∗ Following Lissauer (2004), the following definitions are used throughout this chapter:
Planet: negligible fusion (< 13 MJ ) + orbits star(s) or stellar remnant(s).
Star: self-sustaining fusion is sufficient for thermal pressure to balance gravity.
Stellar remnant: dead star - ‘no’ more fusion (i.e., thermal pressure sustained against radiative losses by energy produced from fusion is no longer sufficient to balance gravitational
Brown dwarf: substellar object with substantial deuterium fusion (more than half of the object’s
original inventory of deuterium is ultimately destroyed by fusion).
Numerical calculations on gravitationally unstable disks by Adams and Benz
(1992) and recent work by Boss (2000) and Mayer et al. (2002) have revived interest in the gas instability model. Although there are uncertainties in the processes of
gaseous giant protoplanet formation, the disk instabilities are a dynamical effect
and the planets would form very rapidly on time scales of at most a few tens
of orbits. Boss (1998) suggested that ice and rock cores should be able to form
inside Jupiter after the occurrence of gravitational instability, but more detailed
calculations, including realistic (fractal) models of grain growth and the affects
of fluid motions within the planet are needed to test this claim. Furthermore, the
masses of the condensations in most calculations of this process tend to be 5–10
MJ , although Boss (2001) finds condensations of mass ∼1 MJ . Nevertheless these
models suggest that under appropriate conditions in the disk, fragmentation into
objects of ∼10 MJ is likely to occur on a time scale short compared with the disk
dispersal time of a few million years (Haisch et al., 2001; Lada, 2003; Chen and
Kamp, 2004; Metchev et al., 2004), thus avoiding one of the main problems with
the core accretion mechanism. Numerical simulations show that sufficiently unstable disks can, indeed, produce clumps comparable in mass to giant planets (Mayer
et al., 2002). In contrast, simulations performed with the same code, but different
initial conditions, demonstrate that mildly unstable disks can redistribute mass via
spiral density waves. Moreover, Laughlin and Bodenheimer (1994) showed that
the unstable disk develops spiral arms that saturate at low amplitude and result in
angular momentum transport and accretion of disk material onto the star, rather
than fragmentation into subcondensations. Computational limitations to date have
precluded simulations that begin with stable disks and allow the disk to become
unstable via cooling or growth by accretion on astrophysically realistic timescales.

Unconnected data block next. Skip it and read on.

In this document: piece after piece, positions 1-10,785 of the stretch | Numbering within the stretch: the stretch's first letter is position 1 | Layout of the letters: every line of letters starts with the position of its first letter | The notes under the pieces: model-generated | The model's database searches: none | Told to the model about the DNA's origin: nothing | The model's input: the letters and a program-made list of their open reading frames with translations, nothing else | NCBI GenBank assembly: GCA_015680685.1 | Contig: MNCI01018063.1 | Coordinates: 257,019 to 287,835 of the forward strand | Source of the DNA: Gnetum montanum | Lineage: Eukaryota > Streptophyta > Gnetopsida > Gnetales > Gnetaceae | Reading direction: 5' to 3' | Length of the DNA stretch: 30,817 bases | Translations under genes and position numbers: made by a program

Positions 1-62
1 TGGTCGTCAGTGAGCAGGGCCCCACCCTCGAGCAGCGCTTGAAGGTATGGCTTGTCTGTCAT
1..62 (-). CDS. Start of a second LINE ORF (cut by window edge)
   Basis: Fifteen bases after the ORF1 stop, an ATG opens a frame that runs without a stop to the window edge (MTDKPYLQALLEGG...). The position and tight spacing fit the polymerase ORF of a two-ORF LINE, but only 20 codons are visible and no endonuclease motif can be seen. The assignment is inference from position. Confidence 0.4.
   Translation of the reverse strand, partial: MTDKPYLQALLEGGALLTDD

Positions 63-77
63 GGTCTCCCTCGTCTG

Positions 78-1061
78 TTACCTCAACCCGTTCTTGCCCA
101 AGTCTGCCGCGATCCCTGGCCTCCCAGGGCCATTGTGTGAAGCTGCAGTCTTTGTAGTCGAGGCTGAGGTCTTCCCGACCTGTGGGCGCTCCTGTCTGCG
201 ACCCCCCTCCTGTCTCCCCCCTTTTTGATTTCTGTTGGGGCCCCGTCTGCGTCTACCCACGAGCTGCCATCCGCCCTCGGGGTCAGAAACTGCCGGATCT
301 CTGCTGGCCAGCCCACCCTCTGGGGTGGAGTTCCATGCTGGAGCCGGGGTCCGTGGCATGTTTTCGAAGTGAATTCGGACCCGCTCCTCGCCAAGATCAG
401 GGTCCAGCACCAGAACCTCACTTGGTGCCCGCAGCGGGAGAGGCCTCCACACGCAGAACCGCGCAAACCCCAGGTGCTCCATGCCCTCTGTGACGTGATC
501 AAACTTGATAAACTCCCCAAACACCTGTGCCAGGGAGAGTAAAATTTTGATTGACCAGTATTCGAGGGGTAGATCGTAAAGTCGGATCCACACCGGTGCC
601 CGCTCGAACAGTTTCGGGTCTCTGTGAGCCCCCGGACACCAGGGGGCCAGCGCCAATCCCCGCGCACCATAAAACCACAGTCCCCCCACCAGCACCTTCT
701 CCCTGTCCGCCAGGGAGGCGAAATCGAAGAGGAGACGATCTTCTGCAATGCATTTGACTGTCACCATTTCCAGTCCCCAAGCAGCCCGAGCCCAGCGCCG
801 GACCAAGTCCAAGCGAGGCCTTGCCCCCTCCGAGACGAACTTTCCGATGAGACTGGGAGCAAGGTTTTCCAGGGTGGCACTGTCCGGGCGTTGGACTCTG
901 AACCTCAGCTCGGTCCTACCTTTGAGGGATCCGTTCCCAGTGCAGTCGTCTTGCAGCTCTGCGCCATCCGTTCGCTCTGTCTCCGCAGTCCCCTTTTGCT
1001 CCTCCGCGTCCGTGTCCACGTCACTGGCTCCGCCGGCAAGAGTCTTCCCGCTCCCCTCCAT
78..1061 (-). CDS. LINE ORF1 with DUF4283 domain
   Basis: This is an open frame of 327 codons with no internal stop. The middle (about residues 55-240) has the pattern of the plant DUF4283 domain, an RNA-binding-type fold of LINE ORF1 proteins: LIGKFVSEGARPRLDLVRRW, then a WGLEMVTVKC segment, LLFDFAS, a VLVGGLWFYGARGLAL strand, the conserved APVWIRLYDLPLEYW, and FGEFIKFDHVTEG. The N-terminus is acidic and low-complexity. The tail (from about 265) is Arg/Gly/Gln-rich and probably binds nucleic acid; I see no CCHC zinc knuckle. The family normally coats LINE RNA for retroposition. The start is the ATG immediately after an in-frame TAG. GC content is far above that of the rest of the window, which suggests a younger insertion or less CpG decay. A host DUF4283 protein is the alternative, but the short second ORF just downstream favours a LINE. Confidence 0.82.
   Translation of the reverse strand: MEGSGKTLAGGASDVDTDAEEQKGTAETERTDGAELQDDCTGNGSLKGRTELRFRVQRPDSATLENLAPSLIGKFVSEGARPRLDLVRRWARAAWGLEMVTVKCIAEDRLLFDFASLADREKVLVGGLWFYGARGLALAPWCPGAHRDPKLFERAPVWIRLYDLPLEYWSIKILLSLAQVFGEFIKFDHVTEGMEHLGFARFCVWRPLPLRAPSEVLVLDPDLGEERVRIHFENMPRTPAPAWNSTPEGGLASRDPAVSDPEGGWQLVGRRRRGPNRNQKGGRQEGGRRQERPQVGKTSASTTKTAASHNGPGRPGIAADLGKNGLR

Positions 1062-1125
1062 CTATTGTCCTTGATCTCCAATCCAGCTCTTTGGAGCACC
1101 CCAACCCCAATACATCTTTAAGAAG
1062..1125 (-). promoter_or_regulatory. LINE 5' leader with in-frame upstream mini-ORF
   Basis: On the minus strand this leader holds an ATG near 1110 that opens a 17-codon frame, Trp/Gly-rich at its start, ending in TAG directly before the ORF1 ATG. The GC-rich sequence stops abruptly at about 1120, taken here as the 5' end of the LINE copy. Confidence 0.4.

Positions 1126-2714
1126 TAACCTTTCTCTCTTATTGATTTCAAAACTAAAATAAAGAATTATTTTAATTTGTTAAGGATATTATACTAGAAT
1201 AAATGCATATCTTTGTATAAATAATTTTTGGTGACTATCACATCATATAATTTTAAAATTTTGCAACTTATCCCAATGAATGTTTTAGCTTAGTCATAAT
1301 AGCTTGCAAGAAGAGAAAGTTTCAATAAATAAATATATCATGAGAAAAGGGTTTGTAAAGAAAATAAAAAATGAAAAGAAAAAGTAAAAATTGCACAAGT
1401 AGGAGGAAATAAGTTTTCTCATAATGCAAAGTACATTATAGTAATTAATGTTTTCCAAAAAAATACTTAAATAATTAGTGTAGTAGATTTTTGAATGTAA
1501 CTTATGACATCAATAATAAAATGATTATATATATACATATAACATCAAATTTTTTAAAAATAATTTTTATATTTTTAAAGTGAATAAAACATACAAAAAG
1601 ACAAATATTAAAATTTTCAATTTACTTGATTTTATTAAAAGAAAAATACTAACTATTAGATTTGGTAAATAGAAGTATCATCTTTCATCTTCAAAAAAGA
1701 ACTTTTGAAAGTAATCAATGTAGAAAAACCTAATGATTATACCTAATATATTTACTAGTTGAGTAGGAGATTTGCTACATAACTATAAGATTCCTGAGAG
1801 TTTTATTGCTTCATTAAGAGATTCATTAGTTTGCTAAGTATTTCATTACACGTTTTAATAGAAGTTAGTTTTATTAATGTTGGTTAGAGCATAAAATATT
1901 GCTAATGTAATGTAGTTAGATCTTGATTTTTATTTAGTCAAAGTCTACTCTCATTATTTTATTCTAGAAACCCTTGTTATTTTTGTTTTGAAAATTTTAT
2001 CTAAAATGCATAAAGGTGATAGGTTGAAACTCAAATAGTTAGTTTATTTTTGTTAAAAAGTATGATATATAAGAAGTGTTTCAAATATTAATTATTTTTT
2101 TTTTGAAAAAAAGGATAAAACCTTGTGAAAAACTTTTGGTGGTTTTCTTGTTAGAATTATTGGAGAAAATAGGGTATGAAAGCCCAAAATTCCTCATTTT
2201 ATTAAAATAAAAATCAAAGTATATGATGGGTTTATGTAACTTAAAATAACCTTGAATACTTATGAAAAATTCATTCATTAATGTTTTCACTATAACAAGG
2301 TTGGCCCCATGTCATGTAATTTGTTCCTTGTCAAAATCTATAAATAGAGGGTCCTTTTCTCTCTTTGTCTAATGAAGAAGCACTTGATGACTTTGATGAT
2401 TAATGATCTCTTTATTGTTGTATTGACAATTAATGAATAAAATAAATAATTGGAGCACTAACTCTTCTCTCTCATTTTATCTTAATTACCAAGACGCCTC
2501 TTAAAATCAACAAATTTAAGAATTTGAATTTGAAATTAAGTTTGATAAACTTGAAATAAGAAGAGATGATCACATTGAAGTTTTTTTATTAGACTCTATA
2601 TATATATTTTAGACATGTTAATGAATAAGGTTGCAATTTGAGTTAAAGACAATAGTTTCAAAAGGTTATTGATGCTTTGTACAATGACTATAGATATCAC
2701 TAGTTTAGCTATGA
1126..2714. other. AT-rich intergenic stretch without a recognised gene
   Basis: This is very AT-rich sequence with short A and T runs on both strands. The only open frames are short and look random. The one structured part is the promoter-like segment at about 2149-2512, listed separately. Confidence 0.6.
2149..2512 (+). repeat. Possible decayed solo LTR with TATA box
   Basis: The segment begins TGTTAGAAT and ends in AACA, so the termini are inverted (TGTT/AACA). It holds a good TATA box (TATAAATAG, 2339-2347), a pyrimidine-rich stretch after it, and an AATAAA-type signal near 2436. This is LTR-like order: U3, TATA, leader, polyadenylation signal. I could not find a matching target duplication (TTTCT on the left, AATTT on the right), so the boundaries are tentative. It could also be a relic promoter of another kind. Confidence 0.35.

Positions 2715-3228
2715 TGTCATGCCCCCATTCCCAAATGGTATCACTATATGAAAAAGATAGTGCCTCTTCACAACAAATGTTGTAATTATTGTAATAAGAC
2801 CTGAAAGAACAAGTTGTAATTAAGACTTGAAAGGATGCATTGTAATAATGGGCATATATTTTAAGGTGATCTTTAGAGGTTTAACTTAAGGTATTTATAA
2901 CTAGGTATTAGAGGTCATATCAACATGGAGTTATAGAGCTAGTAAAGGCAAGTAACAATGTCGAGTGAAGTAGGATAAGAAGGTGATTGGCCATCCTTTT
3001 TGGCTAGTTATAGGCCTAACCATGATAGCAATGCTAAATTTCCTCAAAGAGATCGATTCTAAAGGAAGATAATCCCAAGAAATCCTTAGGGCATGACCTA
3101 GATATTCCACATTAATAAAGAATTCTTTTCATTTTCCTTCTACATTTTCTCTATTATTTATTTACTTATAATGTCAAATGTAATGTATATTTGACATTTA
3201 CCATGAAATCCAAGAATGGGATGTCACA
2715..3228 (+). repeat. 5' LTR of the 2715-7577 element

Whether disks which are prone to fragmentation are a likely result of gravitational
collapse of a molecular cloud core has still to be determined. An even more serious
difficulty is that the gas instability hypothesis only accounts for massive stellarcomposition planets, requiring a separate process to account for the smaller bodies
in our Solar System and the heavy element enhancements in Jupiter and Saturn. The
existence of intermediate objects like Uranus and Neptune is particularly difficult
to account for in such a scenario.
The core-instability model relies on a combination of planetesimal accretion
and gravitational accumulation of gas. In this theory, the core of the giant planet
forms first by accretion of planetesimals, while only a small amount of gas is
accreted. Core accretion rates depend upon the surface mass density of solids in the
disk and physical assumptions regarding gas drag, etc. (Lissauer, 1987; Inaba et al.,
2003). The escape velocity from a planetary embryo with M > 0.1 M⊕ is larger
than the sound speed in the gaseous protoplanetary disk. Such a growing planetary core first attains a quasi-static atmosphere that undergoes Kelvin-Helmholtz
contraction as the energy released by the planetesimal and gas accretion is radiated away at the photosphere. The contraction timescale is determined by the
efficiency of radiative transfer, which is relatively low in some regions of the
envelope. Spherically symmetric (1-D) quasi-hydrostatic models show that the
minimum contraction timescale is a rapidly decreasing function of the core’s mass.
The gas accretion rate, which is initially very slow, accelerates with time and becomes comparable to the planetesimal bombardment rate after the core has grown
to ∼10 M⊕ . Once the gaseous component of the growing planet exceeds the solid
component, gas accretion becomes very rapid, and leads to a runaway accretion of
The composition of the atmospheres of a giant planet is largely determined by
how much heavy material was mixed with the lightweight material in the planet’s
envelopes. Once the core mass exceeds ∼0.01 M⊕ , the temperature becomes high
enough for water to evaporate into the protoplanet’s envelope. As the envelope
becomes more massive, late-accreting planetesimals sublimate before they can
reach the core, thereby enhancing the heavy element content of the envelopes
The fact that Uranus and Neptune contain much less H2 and He than Jupiter